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I speak Chinese as well as Japanese. In Chinese, the etymology for 明天 and 明日 are the same in written Chinese and spoken Chinese.

This got me curious about the etymology in Japanese. In written Japanese, 明日 is taken directly from Chinese. But where does the spoken word『あした』and『あす』come from?

  • The answers to these questions are pretty easy to find if you do a Google search for 明日+あした+語源 and 明日+あす+語源. (Or you can just go straight to gogen-allguide.com and search there.) – Nanigashi Jul 4 at 0:09
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The word ashita is purely Japanese. The spelling 明日 comes from Chinese.

A note about reading types

For any word where the reading is the 訓【くん】読【よ】み, the word itself as pronounced is (almost always) from a native Japanese root. In these cases, it's important to recognize that the spelling and the underlying Japanese word are independent: the written form is from Chinese and was applied (usually) without regard for any phonetic similarity between the spoken Chinese form and the spoken Japanese form.

The Japanese word ashita is one such example. This reading ashita is a 訓【くん】読【よ】み from Japanese roots. 訓【くん】読【よ】み literally means "meaning reading", and comes from the Japanese perspective that "this Chinese spelling has this meaning in Japanese".

The 明日 spelling also has two 音【おん】読【よ】み, myōnichi and meijitsu, both ultimately from Middle Chinese //mˠiæŋ ȵiɪt̚// (though meijitsu appears to be a later borrowing, possibly influenced by a precursor to modern Min Nan pronunciation //miâ-ji̍t//). 音【おん】読【よ】み literally means "sound reading", and is from the Japanese perspective that "this Chinese spelling has this sound in Chinese".

The derivation of ashita

This word has been around for a very long time, appearing already in the Man'yōshū and Nihon Shoki of the early 700s, two of the oldest long-form Japanese texts. It stands in close relation to the words asu, asa, and asatte, and all are likely cognates.

  • ashita (明日, more rarely 朝)
    Originally referred to "morning", more specifically "dawn" when the night has ended. Contrasted with 夕べ【ゆうべ】 "evening, sunset". Over time, the sense shifted from "morning" in general, to "the next morning from now""tomorrow".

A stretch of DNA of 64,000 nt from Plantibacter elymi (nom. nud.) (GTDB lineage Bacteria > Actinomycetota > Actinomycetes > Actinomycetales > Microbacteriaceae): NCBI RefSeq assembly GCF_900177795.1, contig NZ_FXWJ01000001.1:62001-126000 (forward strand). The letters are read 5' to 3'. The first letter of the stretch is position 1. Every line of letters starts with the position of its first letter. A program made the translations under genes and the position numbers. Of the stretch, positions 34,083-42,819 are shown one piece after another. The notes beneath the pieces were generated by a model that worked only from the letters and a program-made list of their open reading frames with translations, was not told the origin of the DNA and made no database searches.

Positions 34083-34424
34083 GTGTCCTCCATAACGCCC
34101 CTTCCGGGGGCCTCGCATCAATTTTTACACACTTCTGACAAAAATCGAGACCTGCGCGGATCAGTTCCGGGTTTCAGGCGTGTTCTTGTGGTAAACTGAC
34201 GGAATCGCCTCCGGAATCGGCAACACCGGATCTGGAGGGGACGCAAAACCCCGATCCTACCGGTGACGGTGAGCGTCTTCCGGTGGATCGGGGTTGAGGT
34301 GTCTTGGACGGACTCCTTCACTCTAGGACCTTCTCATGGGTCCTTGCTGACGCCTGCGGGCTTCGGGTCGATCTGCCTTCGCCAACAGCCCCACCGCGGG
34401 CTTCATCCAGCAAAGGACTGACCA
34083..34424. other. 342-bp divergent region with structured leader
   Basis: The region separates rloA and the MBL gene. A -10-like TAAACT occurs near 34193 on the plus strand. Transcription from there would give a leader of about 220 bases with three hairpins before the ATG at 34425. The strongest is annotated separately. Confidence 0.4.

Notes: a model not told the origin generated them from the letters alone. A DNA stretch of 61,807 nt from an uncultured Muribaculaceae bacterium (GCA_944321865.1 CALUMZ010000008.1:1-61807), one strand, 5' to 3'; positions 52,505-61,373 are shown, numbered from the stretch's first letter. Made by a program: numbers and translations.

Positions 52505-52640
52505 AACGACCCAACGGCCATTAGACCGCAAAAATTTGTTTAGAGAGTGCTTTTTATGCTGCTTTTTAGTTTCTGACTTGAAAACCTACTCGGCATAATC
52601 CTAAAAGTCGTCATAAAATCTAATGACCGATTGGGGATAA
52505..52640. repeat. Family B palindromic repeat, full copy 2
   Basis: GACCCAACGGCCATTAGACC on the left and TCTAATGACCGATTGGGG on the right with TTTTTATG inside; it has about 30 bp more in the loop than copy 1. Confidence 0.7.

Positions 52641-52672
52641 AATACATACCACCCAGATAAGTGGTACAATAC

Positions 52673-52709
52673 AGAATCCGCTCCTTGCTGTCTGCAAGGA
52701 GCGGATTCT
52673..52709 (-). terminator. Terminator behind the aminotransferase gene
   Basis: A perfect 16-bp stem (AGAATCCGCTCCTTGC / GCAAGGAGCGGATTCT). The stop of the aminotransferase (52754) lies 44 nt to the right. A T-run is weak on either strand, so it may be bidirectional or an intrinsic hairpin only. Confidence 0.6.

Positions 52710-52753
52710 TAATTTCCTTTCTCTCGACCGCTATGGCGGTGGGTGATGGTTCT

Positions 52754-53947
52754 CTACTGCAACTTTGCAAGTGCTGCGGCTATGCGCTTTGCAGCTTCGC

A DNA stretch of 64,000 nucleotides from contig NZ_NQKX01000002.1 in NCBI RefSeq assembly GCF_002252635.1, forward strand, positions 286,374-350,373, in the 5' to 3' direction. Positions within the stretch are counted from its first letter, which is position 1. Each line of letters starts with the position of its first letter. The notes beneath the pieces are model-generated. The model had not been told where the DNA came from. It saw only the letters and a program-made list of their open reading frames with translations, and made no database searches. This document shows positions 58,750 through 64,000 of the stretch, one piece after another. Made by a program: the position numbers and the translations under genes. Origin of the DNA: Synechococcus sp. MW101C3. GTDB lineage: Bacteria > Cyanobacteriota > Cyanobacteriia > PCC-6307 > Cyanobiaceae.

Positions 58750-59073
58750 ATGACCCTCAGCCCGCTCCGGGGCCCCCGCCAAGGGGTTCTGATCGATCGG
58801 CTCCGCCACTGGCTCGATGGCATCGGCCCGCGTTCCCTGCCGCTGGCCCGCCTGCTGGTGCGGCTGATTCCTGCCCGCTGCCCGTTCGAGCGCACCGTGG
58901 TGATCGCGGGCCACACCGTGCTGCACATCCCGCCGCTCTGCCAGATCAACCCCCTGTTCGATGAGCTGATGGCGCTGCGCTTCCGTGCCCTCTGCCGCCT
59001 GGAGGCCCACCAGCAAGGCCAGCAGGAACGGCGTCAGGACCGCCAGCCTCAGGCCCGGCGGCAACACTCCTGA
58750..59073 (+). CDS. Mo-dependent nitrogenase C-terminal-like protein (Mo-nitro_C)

The phonetic development is lost to history, with no obviously clear roots. More on that below.
  • asu (明日)
    In the earliest texts, such as the Kojiki of 712, this word already referred specifically to "tomorrow".
  • asa (朝)
    Originally mostly synonymous with ashita, although asa never developed the same "tomorrow" sense. Asa was also used in many compounds and less often on its own, whereas ashita was a standalone noun.
  • asatte (明後日)
    Asatte with the geminate (double) //tt// is a comparatively recent term, only appearing in texts from the late 1600s. This evolved as a sound shift from earlier asate. That form appears in texts from the late 900s, still younger than the other terms in this list.
    Derivationally, this appears to be asa + some suffix -te. Some sources suggest that this word arose as a contraction, possibly of asa + sarite, the conjunctive -te form of verb saru (去【さ】る, "to become that time").

User Nanigashi commented with a link to Gogen Allguide. While that site is good for some terms, its entries also include speculation that doesn't conform to known patterns of Japanese phonetic shifts, and their entry for ashita is one such problematic entry.

Gogen Allguide suggests that ashita somehow derives from ake (in reference to "dawn" as the "opening of the day") + shida ("time", a rare ancient Eastern Old Japanese word). However, there is no known and accepted mechanism whereby the -ke would simply vanish, nor is there any clear reason for the shida to become unvoiced shita. It is also a bit odd for a rare Eastern Old Japanese word to become the basis for a modern mainstream Japanese word; ancient Eastern dialect forms generally weren't adopted into the mainstream vocabulary.

One clear commonality in all of these terms is the initial as-, which appears to be a root form. Interestingly, adjective 浅【あさ】い, which usually means "shallow", also has a sense of "not much time has passed: still early". While the exact mechanics for deriving ashita from this hypothetical as- root remain unclear, I think this adjective is probably a cognate with these various "morning" terms.


If the above does not address your question, please comment and I can update.

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